The class of ‘ 64

The Covington News - - Front page -

a chair from un­der a ta­ble so as to make the noise a chair be­ing pulled from un­der a ta­ble will in­evitably make.

(Once, a fat girl, who was stronger than I, punched me in the belly in the li­brary be­cause I wouldn’t give her the sports sec­tion of the news­pa­per. I grunted from the punch and at­tempted to flee for fear of fur­ther blows.

(In my haste, I pulled my chair from un­der the ta­ble and it made a noise. I had to stay af­ter school ev­ery day for a week and my stom­ach hurt for a month. The fat girl’s name was “Mean Mama,” in­ci­den­tally.)

Ir­re­gard­less — which isn’t a word but was used a hun­dred times a day by one of the coaches — I still look back on my high school years with fa­vor.

I was on the base­ball team and the bas­ket­ball team, and I was in the Key Club and I had a steady girl­friend, which is an­other rea­son I wasn’t par­tic­u­larly dis­turbed when we had no tenth year re­union.

The last time I saw my steady girl­friend, who later be­came much more than that, she was load­ing our liv­ing room fur­ni­ture, my stereo, the bed, and the washer and dryer into the back of a truck.

Who knows what she might still have been in the mar­ket for?

Frankly, I am puz­zled as to what to write witty and clever for the in­vi­ta­tion.

I can say we’ll all drink a few beers, likely, and we won’t have to hide be­hind Robert’s and Alf’s drive-in to do it.

We’ll take a look at one an­other and say things like, “You haven’t changed a bit” when what we re­ally mean is, “I wouldn’t have known you in a mil­lion years be­cause the last time I saw you, you had hair.”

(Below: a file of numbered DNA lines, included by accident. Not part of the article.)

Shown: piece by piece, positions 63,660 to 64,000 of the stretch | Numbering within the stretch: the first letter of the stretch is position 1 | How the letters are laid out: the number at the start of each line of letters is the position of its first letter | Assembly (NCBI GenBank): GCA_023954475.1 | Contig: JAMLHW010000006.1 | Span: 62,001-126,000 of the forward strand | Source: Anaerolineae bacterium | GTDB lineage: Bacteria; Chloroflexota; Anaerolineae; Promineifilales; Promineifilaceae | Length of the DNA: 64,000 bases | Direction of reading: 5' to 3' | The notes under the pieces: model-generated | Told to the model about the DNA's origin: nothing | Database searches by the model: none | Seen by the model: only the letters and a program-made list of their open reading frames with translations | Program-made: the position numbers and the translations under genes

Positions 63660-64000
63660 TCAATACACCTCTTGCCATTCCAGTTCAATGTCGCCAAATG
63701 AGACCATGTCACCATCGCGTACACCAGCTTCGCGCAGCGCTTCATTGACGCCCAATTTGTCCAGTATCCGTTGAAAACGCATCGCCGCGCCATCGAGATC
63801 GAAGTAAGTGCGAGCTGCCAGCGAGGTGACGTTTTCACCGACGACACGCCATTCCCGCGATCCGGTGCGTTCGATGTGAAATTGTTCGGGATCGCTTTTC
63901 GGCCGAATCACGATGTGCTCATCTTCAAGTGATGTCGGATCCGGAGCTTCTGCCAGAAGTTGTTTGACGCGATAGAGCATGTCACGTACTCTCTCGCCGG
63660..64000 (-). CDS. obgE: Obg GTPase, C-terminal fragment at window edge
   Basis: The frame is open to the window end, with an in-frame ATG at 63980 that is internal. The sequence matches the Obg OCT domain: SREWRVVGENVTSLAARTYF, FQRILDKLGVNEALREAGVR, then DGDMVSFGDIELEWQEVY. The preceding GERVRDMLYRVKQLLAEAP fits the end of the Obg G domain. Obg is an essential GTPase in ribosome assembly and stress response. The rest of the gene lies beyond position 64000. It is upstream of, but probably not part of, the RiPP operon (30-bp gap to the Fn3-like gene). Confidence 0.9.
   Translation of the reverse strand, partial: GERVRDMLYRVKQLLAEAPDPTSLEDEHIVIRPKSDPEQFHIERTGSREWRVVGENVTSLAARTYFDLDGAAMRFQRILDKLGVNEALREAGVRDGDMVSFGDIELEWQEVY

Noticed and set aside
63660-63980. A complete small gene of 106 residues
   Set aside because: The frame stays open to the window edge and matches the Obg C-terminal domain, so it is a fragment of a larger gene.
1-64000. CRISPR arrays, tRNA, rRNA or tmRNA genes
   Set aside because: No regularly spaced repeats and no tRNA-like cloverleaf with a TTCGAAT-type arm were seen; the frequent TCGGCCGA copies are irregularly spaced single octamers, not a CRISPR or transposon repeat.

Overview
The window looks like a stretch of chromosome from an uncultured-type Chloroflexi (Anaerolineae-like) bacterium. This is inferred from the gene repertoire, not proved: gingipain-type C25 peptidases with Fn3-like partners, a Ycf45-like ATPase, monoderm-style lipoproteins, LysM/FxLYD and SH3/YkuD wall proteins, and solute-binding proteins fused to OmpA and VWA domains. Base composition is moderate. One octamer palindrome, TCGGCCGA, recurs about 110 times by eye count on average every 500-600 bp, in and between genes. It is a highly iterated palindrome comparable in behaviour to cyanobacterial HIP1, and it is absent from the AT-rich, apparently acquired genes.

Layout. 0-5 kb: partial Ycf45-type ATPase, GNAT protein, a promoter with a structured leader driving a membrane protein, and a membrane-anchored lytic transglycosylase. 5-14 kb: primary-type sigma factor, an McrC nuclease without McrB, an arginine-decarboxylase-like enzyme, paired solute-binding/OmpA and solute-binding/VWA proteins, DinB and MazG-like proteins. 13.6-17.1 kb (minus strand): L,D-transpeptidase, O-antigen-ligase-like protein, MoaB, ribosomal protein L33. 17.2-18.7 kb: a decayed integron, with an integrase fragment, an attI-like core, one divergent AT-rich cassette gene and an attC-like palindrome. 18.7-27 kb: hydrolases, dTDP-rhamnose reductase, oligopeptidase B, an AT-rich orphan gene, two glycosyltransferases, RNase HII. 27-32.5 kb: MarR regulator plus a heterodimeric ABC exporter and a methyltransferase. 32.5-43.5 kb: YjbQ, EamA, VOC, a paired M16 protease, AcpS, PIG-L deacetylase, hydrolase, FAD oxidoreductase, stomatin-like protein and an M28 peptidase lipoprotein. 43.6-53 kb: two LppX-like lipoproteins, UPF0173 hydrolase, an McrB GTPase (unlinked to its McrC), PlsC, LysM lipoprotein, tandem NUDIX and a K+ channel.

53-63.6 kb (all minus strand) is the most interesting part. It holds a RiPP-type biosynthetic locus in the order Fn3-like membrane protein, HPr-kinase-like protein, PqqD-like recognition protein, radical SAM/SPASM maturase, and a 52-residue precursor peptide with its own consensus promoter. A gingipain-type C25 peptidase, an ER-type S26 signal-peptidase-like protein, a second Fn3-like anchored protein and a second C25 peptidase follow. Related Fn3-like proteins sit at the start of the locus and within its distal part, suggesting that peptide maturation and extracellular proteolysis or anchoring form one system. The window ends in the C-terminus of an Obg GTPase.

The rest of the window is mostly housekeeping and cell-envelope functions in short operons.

We’ll see who is fat now who didn’t used to be, and who lost weight and who is still ob­nox­ious and who got rich who wouldn’t kiss you good night for the love nor money in school but has been preg­nant prac­ti­cally ev­ery day since grad­u­a­tion. And who has re­tained all his hair and his slim, boy­ish fig­ure. Like me.

We’ll lis­ten to the old songs and tell a lie or two.

And maybe for old time’s sake, I’ll even have a dance with my steady girl­friend who later be­came much more than that while some­body sings, “In the Still of the Night.”

Come to think of it, fif­teen years later is a per­fect time to have a high school re­union. It’s a short enough pe­riod for the good mem­o­ries to be fresh and for the rav­ages of age to gave taken only a soft toll.

And long enough to have for­given an over­due li­brary book, a punch in the belly, and even the night I walked into an empty house and found out for the first time adult­hood isn’t all it was cracked up to be.

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